Yemeni foreign minister calls for Houthis to be redesignated as terrorist group

International community is urged to take firmer action than just condemning the rebels' attack on Abu Dhabi

Yemeni Foreign Minister Ahmed Awad bin Mubarak said the international community had been 'very compliant' with the Iran-backed insurgents. Photo: Yemeni Foreign Ministry
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The Houthi rebel movement should be redesignated as a terrorist organisation after its attack on Abu Dhabi and continued assaults on Saudi Arabia, Yemen's Foreign Minister Ahmed Awad bin Mubarak said on Tuesday.

The international community must respond more firmly than merely condemning the attacks on the UAE capital, he said.

"There seems to be some confusion over the reaction from the international community to the Houthis' attacks. The attacks on Abu Dhabi are unprecedented and represent a serious escalation and threat to Arab and regional security," Mr bin Mubarak told Sky News Arabia.

US President Joe Biden's administration revoked the Houthi movement’s terrorist designation last year in response to Yemen’s humanitarian crisis, reversing one of his predecessor’s final decisions before leaving office.

On Monday, two explosions in the UAE capital left three people dead and six injured. The attack, which caused three oil tankers parked outside a storage plant to explode, was claimed by the Houthis.

The plant is a staging point for petrol deliveries across the country. The explosion and fire that followed was heard and seen from kilometres away.

A strike on a second location, Abu Dhabi's international airport, led to a small fire in an extension away from the main building.

The UAE has requested a meeting of the UN Security Council over the attacks.

A communique from Lana Nusseibeh, Permanent Representative of the UAE to the United Nations, to the president of the UN Security Council called on the council “to join the firm and unequivocal condemnation of these terrorist attacks, which were launched in complete disregard of international law".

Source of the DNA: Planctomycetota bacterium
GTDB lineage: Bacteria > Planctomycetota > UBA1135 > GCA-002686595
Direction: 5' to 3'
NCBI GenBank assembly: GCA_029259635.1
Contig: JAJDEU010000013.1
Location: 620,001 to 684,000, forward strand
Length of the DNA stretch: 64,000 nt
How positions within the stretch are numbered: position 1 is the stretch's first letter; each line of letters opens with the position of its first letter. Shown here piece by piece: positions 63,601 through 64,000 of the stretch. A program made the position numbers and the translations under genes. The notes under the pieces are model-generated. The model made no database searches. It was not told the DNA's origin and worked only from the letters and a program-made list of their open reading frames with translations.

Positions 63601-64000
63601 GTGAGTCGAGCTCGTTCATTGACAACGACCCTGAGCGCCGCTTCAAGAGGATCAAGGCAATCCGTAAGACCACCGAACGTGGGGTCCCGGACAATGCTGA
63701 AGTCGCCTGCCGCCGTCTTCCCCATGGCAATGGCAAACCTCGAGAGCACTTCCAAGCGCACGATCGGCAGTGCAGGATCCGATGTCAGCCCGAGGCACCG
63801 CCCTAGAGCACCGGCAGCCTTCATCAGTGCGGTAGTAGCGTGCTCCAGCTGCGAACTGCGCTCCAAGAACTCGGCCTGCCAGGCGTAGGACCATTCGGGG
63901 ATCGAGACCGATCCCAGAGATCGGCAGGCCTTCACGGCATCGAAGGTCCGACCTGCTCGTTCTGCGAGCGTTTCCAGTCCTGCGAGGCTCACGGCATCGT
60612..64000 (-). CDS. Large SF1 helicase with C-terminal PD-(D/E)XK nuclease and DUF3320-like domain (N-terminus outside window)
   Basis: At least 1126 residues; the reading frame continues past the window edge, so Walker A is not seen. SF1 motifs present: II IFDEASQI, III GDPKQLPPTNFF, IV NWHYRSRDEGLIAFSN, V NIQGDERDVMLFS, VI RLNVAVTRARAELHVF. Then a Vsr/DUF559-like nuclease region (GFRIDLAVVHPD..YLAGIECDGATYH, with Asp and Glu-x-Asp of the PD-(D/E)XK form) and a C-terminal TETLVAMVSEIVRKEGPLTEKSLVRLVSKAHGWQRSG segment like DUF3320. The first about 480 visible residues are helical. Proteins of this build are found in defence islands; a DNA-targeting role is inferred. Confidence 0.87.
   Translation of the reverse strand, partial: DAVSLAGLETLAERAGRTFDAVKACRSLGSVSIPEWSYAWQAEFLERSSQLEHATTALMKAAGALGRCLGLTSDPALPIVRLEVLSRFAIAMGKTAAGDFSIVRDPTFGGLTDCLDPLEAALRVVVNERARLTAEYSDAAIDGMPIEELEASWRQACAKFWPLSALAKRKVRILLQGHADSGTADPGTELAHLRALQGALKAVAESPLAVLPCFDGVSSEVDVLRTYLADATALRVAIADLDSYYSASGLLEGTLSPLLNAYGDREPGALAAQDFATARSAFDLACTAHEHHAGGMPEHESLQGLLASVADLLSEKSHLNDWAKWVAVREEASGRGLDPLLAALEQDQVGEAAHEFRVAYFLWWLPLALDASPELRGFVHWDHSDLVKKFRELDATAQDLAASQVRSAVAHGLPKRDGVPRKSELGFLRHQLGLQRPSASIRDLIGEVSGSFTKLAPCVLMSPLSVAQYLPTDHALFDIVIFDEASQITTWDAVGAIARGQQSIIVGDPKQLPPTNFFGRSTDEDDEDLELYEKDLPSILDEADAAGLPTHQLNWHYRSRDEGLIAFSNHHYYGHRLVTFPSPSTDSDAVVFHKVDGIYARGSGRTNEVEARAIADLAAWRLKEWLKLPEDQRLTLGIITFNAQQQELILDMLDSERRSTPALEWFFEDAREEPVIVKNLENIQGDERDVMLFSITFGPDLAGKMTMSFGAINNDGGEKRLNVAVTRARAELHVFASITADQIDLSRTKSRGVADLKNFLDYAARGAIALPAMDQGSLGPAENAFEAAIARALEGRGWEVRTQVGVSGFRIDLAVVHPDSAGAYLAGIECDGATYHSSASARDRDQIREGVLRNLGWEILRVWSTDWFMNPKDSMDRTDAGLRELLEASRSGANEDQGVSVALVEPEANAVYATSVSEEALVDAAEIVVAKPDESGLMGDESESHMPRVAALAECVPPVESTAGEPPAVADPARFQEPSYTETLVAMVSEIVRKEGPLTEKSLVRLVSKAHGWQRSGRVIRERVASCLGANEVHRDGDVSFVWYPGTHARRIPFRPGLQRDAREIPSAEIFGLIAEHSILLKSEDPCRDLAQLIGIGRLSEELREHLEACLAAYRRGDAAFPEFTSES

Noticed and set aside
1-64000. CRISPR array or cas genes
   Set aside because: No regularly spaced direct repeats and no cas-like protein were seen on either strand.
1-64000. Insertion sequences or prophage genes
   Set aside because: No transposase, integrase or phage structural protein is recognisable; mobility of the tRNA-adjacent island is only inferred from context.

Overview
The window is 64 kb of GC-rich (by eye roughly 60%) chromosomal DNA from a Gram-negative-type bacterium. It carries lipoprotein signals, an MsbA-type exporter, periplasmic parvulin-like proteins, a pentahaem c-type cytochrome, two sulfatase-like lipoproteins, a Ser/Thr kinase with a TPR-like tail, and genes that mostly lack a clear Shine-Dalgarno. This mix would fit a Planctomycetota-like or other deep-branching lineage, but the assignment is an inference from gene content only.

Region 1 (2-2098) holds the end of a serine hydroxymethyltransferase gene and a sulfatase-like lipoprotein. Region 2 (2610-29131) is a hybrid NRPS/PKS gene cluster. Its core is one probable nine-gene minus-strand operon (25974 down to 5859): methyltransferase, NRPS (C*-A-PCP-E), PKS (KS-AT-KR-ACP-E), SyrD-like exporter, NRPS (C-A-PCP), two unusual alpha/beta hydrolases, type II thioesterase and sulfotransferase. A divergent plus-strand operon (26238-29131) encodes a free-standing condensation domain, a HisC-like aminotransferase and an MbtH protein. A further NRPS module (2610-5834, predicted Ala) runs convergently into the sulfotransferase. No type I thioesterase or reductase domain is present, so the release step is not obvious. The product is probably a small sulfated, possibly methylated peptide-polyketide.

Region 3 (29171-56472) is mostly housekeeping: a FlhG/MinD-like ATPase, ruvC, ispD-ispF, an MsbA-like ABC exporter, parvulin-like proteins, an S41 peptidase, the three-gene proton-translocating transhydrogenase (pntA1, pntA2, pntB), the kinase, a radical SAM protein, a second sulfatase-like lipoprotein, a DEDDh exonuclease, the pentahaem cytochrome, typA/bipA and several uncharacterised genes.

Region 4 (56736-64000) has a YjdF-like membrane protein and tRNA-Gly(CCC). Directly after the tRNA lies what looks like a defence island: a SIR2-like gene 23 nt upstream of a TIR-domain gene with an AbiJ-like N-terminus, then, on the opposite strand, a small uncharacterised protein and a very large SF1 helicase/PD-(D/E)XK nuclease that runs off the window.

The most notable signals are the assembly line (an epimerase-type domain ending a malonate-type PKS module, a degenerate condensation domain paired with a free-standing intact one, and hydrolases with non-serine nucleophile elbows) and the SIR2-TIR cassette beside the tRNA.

"This illegal and alarming escalation is a further step in the Houthis’ efforts to spread terrorism and chaos in our region. It is another attempt by the Houthis, using the capabilities they have unlawfully acquired in defiance of UN sanctions, to threaten peace and security," it said.

Politicians and leaders around the world offered their condemnation and support following the Monday's deadly blasts in Abu Dhabi.

US Secretary of State Antony Blinken condemned the incident, while White House National Security Adviser Jake Sullivan called the strike a “terrorist attack”.

US Defence Secretary Lloyd Austin on Tuesday said his country was “committed to the UAE’s security and ability to defend itself, and stand united with our Emirati partners in defending against all threats to their territory.”

Arab leaders have pledged their support for the UAE and condemned the Houthi group.

The war in Yemen started in 2014 after the rebels seized Sanaa forcing the government to flee to the south and to Saudi Arabia.

In 2015, the Saudi-led coalition intervened at the request of the internationally recognised government in an effort to restore it to power.

Earlier this month, the Houthis were accused of the hijacking of a UAE-flagged ship off the coast of Yemen.

Updated: January 20, 2022, 4:57 AM